Rotator Cuff Tear
The rotator cuff is one of the most important components of the shoulder. It is comprised of a group of muscles and tendons that hold the bones of the shoulder joint together. The rotator cuff muscles provide individuals with the ability to lift their arm and reach overhead. When the rotator cuff is injured, people sometimes do not recover the full shoulder function needed to properly participate in an athletic activity. Surgery is often necessary to repair a torn rotator cuff.
Rotator Cuff Tendonitis
Pain associated with arm movement, pain in the shoulder at night – especially if lying on the shoulder – and pain associated with overhead activities like reaching for objects may all be symptoms of rotator cuff tendonitis. An inflammation of the tendons of the shoulder, rotator cuff tendonitis can occur following activities in which you repeatedly raise your arm over your head. Swimming, tennis, lifting weights and household tasks such as washing windows are some of the more common causes of rotator cuff tendonitis.
Resting the injured shoulder and ice packs will help reduce inflammation and pain. A steriod injection may reduce pain enough for physical therapy to help strengthen the shoulder muscles. If the rotator cuff has sustained a complete tear, arthroscopic surgery can repair small tears, remove bone spurs and inflamed tissue around the shoulder. Large tears may require open surgery.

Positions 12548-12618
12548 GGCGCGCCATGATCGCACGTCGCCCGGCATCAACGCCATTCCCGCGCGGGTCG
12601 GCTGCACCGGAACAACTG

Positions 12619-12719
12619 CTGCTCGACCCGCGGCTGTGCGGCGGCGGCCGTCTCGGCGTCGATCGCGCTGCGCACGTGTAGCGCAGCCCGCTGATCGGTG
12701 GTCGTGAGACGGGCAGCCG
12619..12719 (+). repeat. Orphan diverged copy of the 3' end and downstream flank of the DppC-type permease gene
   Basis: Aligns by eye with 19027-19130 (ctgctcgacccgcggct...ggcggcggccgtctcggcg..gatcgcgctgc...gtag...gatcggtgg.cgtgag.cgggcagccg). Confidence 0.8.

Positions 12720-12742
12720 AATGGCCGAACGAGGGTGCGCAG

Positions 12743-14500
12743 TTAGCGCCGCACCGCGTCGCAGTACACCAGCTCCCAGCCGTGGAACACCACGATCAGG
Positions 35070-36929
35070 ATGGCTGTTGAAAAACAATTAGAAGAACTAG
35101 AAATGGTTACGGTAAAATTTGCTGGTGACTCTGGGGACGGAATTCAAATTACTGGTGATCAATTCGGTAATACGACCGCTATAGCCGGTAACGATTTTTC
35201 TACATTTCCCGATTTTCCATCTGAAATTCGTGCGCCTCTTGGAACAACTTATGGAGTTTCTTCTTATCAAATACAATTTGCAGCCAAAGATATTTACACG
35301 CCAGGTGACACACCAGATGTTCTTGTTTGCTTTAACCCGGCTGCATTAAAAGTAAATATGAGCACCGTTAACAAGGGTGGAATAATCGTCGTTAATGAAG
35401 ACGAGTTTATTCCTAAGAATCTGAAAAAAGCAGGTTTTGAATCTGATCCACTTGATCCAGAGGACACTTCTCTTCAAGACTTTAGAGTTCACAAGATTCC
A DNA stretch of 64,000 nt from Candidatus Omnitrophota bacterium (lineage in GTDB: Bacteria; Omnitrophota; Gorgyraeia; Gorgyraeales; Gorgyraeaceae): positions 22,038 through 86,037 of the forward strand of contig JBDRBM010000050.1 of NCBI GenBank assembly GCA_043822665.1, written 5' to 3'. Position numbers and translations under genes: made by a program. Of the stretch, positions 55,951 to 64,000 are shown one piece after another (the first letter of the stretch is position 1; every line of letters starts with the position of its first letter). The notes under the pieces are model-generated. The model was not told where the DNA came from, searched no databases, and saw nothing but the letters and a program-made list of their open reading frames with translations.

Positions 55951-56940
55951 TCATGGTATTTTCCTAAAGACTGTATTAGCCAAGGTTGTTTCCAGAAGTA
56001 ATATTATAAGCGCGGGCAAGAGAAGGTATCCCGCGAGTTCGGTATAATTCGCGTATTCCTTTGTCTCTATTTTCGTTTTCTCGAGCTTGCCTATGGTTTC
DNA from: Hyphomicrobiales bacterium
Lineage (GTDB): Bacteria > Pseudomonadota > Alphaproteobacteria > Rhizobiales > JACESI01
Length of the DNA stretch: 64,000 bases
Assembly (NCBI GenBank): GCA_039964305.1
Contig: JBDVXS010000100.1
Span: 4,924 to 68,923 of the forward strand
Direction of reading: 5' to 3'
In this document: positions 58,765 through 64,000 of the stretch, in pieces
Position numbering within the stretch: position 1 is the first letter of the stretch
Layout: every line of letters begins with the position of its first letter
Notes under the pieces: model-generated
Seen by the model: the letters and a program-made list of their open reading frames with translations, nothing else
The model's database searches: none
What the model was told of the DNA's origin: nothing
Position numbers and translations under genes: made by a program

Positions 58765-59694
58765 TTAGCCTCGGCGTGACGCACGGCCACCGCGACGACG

Impingement is caused by excessive rubbing of the shoulder muscles against the top part of the shoulder blade, called the acromion. Impingement has many potential causes. The subacromial space becomes irritated, causing the patient to have pain in the shoulder, especially with overhead activities. Physical therapy is often required to help with the symptoms, as well as possible injections. Refractory impingement may require surgery to help restore function and alleviate pain.
Sometimes, one of the shoulder joints moves or is forced out of its normal position. This condition is called instability and can result in a dislocation of one of the joints in the shoulder. Individuals suffering from an instability problem will experience pain when raising their arm. They also may feel as if their shoulder is slipping out of place.
Bursitis can occur with overuse from repetitive activities, such as swimming, painting, or weight lifting. These activities cause rubbing or squeezing (impingement) of the rotator cuff under the acromion and in the acromioclavicular joint. Initially, these problems are treated by modifying the activity which causes the symptoms of pain and with a rehabilitation program for the shoulder.
Osteoarthritis (OA) and rheumatoid arthritis can destroy the shoulder joint and surrounding tissue. They can also cause degeneration and tearing of the capsule or the rotator cuff. Osteoarthritis occurs when the articular surface of the joint wears thin. Rheumatoid arthritis is associated with chronic inflammation of the synovium lining which can produce chemicals that eventually destroy the inner lining of the joint, including the articular surface. If non-surgical options fail to provide adequate relief, patients may benefit from total shoulder replacement.
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